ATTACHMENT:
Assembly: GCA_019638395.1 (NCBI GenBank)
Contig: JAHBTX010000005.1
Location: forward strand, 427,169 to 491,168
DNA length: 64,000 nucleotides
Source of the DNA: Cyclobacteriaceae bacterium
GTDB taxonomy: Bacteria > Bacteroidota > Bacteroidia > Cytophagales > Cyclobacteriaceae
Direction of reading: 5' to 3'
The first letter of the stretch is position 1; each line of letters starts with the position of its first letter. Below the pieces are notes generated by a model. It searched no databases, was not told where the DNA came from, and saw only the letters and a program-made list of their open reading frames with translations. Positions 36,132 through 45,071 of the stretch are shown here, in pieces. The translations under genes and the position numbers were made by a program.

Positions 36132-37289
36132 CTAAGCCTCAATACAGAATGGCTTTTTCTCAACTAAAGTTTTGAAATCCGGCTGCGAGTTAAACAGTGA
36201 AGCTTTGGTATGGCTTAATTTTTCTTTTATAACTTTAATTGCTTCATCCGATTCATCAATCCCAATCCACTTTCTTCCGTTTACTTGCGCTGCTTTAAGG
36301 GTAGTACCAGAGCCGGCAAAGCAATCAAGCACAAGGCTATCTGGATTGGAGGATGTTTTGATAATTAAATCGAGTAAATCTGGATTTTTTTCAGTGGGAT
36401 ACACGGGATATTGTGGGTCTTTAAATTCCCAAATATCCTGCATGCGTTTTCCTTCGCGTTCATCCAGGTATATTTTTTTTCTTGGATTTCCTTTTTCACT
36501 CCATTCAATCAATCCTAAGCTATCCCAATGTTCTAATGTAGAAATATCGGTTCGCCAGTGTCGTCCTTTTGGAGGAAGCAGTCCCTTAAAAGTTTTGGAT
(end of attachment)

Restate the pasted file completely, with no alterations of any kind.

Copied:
Assembly: GCA_019638395.1 (NCBI GenBank)
Contig: JAHBTX010000005.1
Location: forward strand, 427,169 to 491,168
DNA length: 64,000 nucleotides
Source of the DNA: Cyclobacteriaceae bacterium
GTDB taxonomy: Bacteria > Bacteroidota > Bacteroidia > Cytophagales > Cyclobacteriaceae
Direction of reading: 5' to 3'
The first letter of the stretch is position 1; each line of letters starts with the position of its first letter. Below the pieces are notes generated by a model. It searched no databases, was not told where the DNA came from, and saw only the letters and a program-made list of their open reading frames with translations. Positions 36,132 through 45,071 of the stretch are shown here, in pieces. The translations under genes and the position numbers were made by a program.

Positions 36132-37289
36132 CTAAGCCTCAATACAGAATGGCTTTTTCTCAACTAAAGTTTTGAAATCCGGCTGCGAGTTAAACAGTGA
36201 AGCTTTGGTATGGCTTAATTTTTCTTTTATAACTTTAATTGCTTCATCCGATTCATCAATCCCAATCCACTTTCTTCCGTTTACTTGCGCTGCTTTAAGG
36301 GTAGTACCAGAGCCGGCAAAGCAATCAAGCACAAGGCTATCTGGATTGGAGGATGTTTTGATAATTAAATCGAGTAAATCTGGATTTTTTTCAGTGGGAT
36401 ACACGGGATATTGTGGGTCTTTAAATTCCCAAATATCCTGCATGCGTTTTCCTTCGCGTTCATCCAGGTATATTTTTTTTCTTGGATTTCCTTTTTCACT
36501 CCATTCAATCAATCCTAAGCTATCCCAATGTTCTAATGTAGAAATATCGGTTCGCCAGTGTCGTCCTTTTGGAGGAAGCAGTCCCTTAAAAGTTTTGGAT